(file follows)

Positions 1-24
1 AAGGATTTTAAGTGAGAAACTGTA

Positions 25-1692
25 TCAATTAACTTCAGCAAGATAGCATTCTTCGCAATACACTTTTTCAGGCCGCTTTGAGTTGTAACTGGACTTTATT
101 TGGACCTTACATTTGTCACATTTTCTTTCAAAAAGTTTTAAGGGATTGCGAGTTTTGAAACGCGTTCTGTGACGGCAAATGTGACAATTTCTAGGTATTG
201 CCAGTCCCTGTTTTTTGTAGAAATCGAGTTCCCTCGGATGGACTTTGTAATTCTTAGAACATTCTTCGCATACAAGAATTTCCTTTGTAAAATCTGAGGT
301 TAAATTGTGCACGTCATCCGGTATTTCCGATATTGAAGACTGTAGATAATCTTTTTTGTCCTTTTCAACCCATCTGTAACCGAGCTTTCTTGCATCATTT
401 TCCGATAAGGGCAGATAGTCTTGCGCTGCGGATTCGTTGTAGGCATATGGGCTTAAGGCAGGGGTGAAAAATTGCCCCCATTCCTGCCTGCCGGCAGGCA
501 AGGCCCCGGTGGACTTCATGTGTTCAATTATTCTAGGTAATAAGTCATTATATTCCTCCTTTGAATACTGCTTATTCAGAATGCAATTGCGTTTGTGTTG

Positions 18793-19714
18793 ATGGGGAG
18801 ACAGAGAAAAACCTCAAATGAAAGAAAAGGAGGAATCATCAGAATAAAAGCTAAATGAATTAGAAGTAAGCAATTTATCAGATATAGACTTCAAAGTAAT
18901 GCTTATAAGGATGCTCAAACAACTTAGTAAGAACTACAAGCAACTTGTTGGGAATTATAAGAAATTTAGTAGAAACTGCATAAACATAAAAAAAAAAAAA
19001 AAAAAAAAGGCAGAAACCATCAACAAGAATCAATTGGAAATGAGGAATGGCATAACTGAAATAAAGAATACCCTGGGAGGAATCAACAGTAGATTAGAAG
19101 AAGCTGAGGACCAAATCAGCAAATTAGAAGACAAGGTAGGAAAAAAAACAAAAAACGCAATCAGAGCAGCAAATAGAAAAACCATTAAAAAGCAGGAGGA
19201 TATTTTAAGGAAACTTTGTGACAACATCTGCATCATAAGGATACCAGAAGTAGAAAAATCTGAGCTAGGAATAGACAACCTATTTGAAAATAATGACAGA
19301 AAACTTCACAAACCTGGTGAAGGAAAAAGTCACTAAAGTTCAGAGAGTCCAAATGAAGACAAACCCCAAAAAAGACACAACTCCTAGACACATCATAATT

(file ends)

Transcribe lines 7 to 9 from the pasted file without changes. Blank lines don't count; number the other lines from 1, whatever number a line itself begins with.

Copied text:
301 TAAATTGTGCACGTCATCCGGTATTTCCGATATTGAAGACTGTAGATAATCTTTTTTGTCCTTTTCAACCCATCTGTAACCGAGCTTTCTTGCATCATTT
401 TCCGATAAGGGCAGATAGTCTTGCGCTGCGGATTCGTTGTAGGCATATGGGCTTAAGGCAGGGGTGAAAAATTGCCCCCATTCCTGCCTGCCGGCAGGCA
501 AGGCCCCGGTGGACTTCATGTGTTCAATTATTCTAGGTAATAAGTCATTATATTCCTCCTTTGAATACTGCTTATTCAGAATGCAATTGCGTTTGTGTTG